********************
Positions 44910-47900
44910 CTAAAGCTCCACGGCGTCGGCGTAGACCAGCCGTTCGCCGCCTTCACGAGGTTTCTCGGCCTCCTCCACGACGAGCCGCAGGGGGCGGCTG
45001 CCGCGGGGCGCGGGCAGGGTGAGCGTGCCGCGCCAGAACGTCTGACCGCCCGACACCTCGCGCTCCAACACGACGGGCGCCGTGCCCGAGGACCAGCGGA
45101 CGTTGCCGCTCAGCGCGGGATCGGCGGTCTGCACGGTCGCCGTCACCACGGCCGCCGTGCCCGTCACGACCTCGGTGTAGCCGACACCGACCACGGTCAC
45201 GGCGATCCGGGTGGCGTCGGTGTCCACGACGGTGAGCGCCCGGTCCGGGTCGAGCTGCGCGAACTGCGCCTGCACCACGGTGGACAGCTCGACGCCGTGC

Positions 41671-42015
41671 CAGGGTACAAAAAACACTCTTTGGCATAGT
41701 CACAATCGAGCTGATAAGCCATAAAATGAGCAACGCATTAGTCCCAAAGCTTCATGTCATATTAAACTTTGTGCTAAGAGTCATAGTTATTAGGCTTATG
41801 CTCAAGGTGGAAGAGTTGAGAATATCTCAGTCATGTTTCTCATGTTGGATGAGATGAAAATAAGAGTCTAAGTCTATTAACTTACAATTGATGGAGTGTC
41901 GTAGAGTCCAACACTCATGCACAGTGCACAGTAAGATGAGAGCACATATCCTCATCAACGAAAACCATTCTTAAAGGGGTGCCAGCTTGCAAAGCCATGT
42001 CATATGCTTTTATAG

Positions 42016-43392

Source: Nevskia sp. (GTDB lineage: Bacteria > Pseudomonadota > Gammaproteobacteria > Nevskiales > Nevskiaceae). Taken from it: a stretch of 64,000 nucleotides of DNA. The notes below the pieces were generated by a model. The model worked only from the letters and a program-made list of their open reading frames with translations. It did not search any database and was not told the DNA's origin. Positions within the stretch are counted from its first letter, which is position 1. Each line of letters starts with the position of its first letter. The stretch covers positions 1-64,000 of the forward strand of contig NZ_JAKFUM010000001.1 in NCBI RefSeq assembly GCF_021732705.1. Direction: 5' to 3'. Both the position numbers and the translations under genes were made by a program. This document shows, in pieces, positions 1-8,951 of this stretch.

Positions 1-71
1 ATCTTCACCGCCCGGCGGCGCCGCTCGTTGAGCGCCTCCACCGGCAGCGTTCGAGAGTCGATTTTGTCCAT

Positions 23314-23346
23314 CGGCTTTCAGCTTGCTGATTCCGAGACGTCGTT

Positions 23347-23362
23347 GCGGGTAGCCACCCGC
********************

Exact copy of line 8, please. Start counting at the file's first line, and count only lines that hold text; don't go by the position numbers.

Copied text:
41701 CACAATCGAGCTGATAAGCCATAAAATGAGCAACGCATTAGTCCCAAAGCTTCATGTCATATTAAACTTTGTGCTAAGAGTCATAGTTATTAGGCTTATG